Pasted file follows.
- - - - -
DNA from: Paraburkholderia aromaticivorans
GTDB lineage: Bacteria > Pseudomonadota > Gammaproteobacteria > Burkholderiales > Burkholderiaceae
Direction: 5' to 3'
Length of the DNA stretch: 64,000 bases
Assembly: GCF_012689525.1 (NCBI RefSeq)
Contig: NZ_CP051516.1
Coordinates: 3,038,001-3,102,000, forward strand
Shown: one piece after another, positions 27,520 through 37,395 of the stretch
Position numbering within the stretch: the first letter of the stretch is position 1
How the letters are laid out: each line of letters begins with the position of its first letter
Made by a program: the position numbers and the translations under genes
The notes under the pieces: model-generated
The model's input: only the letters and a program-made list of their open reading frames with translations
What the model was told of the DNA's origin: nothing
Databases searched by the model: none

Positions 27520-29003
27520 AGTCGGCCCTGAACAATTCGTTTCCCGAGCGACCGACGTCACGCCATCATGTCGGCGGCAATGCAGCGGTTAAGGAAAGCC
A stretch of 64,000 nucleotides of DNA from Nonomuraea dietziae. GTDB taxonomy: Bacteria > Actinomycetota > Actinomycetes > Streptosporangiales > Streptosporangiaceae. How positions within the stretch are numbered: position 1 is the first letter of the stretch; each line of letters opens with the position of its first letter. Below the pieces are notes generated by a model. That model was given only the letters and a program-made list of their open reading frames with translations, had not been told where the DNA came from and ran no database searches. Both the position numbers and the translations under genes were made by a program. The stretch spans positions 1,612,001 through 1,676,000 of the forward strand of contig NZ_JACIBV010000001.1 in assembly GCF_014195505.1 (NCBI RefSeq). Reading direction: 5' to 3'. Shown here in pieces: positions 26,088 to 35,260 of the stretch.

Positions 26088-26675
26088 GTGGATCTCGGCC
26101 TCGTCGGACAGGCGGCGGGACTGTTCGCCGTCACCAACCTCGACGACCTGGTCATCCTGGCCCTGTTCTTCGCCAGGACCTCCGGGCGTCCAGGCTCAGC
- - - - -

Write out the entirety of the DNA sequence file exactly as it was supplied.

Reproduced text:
DNA from: Paraburkholderia aromaticivorans
GTDB lineage: Bacteria > Pseudomonadota > Gammaproteobacteria > Burkholderiales > Burkholderiaceae
Direction: 5' to 3'
Length of the DNA stretch: 64,000 bases
Assembly: GCF_012689525.1 (NCBI RefSeq)
Contig: NZ_CP051516.1
Coordinates: 3,038,001-3,102,000, forward strand
Shown: one piece after another, positions 27,520 through 37,395 of the stretch
Position numbering within the stretch: the first letter of the stretch is position 1
How the letters are laid out: each line of letters begins with the position of its first letter
Made by a program: the position numbers and the translations under genes
The notes under the pieces: model-generated
The model's input: only the letters and a program-made list of their open reading frames with translations
What the model was told of the DNA's origin: nothing
Databases searched by the model: none

Positions 27520-29003
27520 AGTCGGCCCTGAACAATTCGTTTCCCGAGCGACCGACGTCACGCCATCATGTCGGCGGCAATGCAGCGGTTAAGGAAAGCC
A stretch of 64,000 nucleotides of DNA from Nonomuraea dietziae. GTDB taxonomy: Bacteria > Actinomycetota > Actinomycetes > Streptosporangiales > Streptosporangiaceae. How positions within the stretch are numbered: position 1 is the first letter of the stretch; each line of letters opens with the position of its first letter. Below the pieces are notes generated by a model. That model was given only the letters and a program-made list of their open reading frames with translations, had not been told where the DNA came from and ran no database searches. Both the position numbers and the translations under genes were made by a program. The stretch spans positions 1,612,001 through 1,676,000 of the forward strand of contig NZ_JACIBV010000001.1 in assembly GCF_014195505.1 (NCBI RefSeq). Reading direction: 5' to 3'. Shown here in pieces: positions 26,088 to 35,260 of the stretch.

Positions 26088-26675
26088 GTGGATCTCGGCC
26101 TCGTCGGACAGGCGGCGGGACTGTTCGCCGTCACCAACCTCGACGACCTGGTCATCCTGGCCCTGTTCTTCGCCAGGACCTCCGGGCGTCCAGGCTCAGC